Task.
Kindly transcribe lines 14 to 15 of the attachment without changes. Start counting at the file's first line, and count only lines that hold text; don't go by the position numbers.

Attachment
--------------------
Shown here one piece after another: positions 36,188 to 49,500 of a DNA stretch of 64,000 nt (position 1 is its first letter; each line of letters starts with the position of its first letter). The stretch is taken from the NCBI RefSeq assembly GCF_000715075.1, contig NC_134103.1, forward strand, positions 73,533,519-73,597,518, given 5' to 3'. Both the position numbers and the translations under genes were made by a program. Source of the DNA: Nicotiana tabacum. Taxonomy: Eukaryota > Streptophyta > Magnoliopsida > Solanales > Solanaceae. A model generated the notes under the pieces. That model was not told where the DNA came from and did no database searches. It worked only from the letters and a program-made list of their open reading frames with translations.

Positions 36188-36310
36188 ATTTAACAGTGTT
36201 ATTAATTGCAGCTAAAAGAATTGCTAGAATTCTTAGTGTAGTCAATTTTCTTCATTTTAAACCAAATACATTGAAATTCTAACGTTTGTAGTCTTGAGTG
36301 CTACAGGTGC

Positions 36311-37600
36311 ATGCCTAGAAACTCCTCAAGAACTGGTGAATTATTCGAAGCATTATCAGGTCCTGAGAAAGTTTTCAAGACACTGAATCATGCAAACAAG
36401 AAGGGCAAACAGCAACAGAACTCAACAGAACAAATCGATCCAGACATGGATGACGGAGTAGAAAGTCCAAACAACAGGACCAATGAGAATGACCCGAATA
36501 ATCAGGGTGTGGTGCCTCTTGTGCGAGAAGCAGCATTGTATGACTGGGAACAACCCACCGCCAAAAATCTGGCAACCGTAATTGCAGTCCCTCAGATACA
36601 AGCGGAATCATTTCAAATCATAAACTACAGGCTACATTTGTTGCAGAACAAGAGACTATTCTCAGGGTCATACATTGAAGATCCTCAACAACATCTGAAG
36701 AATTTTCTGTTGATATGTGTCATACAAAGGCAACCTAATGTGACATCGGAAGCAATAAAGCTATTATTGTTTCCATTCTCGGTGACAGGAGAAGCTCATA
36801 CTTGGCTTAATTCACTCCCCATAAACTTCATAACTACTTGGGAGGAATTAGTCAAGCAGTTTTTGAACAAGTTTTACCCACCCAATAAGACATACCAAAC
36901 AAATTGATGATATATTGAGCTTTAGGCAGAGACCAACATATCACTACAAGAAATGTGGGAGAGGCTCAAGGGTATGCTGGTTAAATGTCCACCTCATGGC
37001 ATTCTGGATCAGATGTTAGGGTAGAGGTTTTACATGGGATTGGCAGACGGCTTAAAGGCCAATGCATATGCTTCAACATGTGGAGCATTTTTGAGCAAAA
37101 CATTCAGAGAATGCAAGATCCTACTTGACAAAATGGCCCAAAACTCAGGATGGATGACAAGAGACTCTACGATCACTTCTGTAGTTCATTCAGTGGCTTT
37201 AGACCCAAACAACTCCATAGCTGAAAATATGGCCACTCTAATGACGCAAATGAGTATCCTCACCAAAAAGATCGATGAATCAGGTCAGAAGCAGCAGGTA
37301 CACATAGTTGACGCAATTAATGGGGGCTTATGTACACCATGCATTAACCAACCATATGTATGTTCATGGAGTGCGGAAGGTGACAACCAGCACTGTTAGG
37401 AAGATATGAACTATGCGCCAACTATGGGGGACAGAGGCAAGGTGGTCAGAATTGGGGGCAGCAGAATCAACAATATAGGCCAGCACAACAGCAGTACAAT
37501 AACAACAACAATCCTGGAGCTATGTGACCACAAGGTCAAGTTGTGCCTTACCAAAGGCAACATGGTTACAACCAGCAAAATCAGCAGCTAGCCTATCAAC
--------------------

37001 ATTCTGGATCAGATGTTAGGGTAGAGGTTTTACATGGGATTGGCAGACGGCTTAAAGGCCAATGCATATGCTTCAACATGTGGAGCATTTTTGAGCAAAA
37101 CATTCAGAGAATGCAAGATCCTACTTGACAAAATGGCCCAAAACTCAGGATGGATGACAAGAGACTCTACGATCACTTCTGTAGTTCATTCAGTGGCTTT